Just a few short months ago, I cartwheeled down the northeast chute of Mount Whitney. It was the final day in completing the route Lowest to Highest: Badwater to Mount Whitney. The fall left me bruised and cut from head to toe, but very much alive.
Last weekend, I questioned my sanity when I found myself climbing this very peak once again in snow.
A few weeks ago, my good friend and long time hiking partner, Arrow contacted me with 3 Whitney permits she nabbed through the lottery and asked if I would be interested in joining her. Stealthy and I both agreed and envisioned a quick climb with warm temps and clear trail. As a bonus, we all recently had birthdays, so what a great way to celebrate!
While in route to meet Arrow for the trip, we were quite surprised when she contacted us from the ranger station reporting snow from the recent storm had covered Mount Whitney. Conditions were unclear with reports of many hikers turning around at Trail Crest due to deep snow. Luckily, we had thrown in micro-spikes last minute for inclement conditions.
This beautiful and challenging fall climb was done Rockin’ style:
-leave work on Friday afternoon, drive to trail head (Whitney Portal)
-hike in a few miles with headlamps, set-up camp and enjoy stars, beverage, laughter, and snacks (Outpost Camp, 10,300 feet)
-alpine start (5:00 am) Saturday morning
-climb peak (Mount Whitney)
-return to camp, pack up, hike out
-enjoy lots of in-town food (Totem Cafe in Lone Pine), drive home
I have climbed this famous and well-traveled peak many times from different approaches, conditions, and seasons. The lighting, rock, views, altitude, exposure, and sheer beauty always surprises me. After our alpine start, we hit Trail Camp just as the sun rose over the Inyo Mountains casting golden light over the spires of Mount Whitney. Morning light lit up the snow as we climbed higher and higher.
This was Stealthy’s first summit of Mount Whitney, but not her first 14er (peak over fourteen thousand feet). She attacked it Stealthy style: in the lead, swift, and quiet. A climber she passed yelled back at me, “Hey, your friend is flying!”
That is when the unexpected happened…
First mistake…looking down over and over again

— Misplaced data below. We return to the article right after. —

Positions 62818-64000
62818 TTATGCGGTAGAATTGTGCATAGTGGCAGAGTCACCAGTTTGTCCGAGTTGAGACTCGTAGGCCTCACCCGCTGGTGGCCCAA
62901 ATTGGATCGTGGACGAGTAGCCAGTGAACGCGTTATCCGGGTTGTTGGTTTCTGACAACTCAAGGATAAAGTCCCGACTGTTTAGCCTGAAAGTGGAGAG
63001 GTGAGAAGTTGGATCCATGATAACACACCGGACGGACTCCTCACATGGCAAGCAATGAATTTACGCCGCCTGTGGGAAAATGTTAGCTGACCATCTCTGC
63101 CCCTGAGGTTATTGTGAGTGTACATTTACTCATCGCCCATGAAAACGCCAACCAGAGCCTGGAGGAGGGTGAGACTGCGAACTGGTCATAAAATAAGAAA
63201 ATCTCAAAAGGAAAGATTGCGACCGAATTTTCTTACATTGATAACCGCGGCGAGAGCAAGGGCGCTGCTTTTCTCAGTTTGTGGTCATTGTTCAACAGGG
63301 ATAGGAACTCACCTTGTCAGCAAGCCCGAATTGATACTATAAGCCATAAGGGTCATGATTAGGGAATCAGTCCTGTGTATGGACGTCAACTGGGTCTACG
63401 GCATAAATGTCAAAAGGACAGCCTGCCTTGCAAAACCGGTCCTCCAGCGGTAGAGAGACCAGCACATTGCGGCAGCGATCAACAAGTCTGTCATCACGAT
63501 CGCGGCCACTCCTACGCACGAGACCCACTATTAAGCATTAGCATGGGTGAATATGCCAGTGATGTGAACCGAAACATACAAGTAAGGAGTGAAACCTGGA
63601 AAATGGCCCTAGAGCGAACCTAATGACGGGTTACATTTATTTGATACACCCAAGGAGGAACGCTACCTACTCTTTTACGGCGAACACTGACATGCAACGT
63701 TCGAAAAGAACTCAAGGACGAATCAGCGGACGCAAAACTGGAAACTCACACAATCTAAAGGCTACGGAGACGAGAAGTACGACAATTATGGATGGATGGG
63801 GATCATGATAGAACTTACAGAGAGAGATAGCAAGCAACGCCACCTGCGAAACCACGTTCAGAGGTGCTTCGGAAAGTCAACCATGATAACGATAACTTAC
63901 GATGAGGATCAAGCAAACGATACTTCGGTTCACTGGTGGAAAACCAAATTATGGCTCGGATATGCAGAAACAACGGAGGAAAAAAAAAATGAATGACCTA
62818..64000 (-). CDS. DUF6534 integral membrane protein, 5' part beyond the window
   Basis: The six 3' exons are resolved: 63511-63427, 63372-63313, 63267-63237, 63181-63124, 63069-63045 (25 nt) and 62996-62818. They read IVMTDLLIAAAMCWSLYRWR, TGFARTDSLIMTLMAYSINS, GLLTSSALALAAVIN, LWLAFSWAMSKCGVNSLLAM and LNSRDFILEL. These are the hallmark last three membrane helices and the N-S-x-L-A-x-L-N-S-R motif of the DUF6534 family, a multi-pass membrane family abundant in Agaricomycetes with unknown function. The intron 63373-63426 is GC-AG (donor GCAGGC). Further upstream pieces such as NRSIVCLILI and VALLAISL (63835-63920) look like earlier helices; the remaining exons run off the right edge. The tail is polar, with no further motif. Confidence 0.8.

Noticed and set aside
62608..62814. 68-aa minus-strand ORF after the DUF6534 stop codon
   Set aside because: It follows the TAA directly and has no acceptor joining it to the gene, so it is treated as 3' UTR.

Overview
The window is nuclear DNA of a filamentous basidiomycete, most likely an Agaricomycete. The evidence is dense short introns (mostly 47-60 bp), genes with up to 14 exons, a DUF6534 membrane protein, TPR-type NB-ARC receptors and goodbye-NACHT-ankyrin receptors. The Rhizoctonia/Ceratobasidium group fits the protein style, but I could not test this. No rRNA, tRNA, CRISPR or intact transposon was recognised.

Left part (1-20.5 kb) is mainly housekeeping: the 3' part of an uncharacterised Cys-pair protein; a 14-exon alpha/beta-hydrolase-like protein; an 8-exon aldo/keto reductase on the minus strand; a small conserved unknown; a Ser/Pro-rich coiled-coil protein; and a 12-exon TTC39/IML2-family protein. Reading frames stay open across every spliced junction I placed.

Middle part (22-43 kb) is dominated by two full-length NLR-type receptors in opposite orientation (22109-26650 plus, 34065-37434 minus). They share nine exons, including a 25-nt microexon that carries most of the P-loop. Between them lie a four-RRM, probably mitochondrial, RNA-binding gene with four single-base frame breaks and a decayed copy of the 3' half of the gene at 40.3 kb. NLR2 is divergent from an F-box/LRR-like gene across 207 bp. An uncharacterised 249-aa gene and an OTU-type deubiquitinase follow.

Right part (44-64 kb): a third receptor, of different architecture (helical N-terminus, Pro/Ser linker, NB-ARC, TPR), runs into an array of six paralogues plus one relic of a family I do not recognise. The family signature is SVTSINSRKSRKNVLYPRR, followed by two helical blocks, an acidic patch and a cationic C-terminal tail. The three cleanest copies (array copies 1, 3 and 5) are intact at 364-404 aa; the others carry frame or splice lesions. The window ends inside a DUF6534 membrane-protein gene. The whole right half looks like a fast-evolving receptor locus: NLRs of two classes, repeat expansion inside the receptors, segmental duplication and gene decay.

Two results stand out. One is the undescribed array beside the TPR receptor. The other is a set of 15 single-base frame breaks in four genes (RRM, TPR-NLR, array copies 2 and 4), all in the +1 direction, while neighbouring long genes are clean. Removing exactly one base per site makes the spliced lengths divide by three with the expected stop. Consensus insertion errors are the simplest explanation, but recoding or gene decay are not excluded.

Second mistake…looking west at the chute I fell down…one too many times.
Heart-rate way too high… breathing shallow and fast…dizziness…lots of dizziness…nausea
Then the crying started…
My body was panicking and I was not mentally ready. Caught unprepared. Fear had taken over.
Arrow was kind enough to sit down with me on the steep snow covered slope, get a snack, some water, and regroup. She was reassuring, kind, and supportive. Years ago, Arrow and I both glissaded down that same chute safely in soft snow. It was still steep and long. She knew.
After that, things got better, I focused on touching the mountain one step at a time, thinking positive thoughts, planning new trips, and visualizing getting off the mountain without any mishaps. The rest of the day was met with celebration and thankfulness. We climbed to the top and even met hiker friends along the way.
Fear does crazy and dangerous things to our bodies and minds. I think Eleanor Roosevelt was on the right track when she said:
“I believe anyone can conquer fear by doing the things he fears to do, provided he keeps doing them until he gets a record of successful experience behind him.”
View all photos from the day on Flicker
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Rockin’s Mount Whitney Trip Reports
- Overnight on Top of Mount Whitney
- Sunrise on Mount Whitney
- Don’t Get Relaxed/Mt. Whitney
- Mount Whitney – Mountaineer’s Route
- Whitney Portal National Recreation Trail Snowshoe
- Summit Day
Fear happens. Do you have a strategy to overcome fear? Please share in the comments below.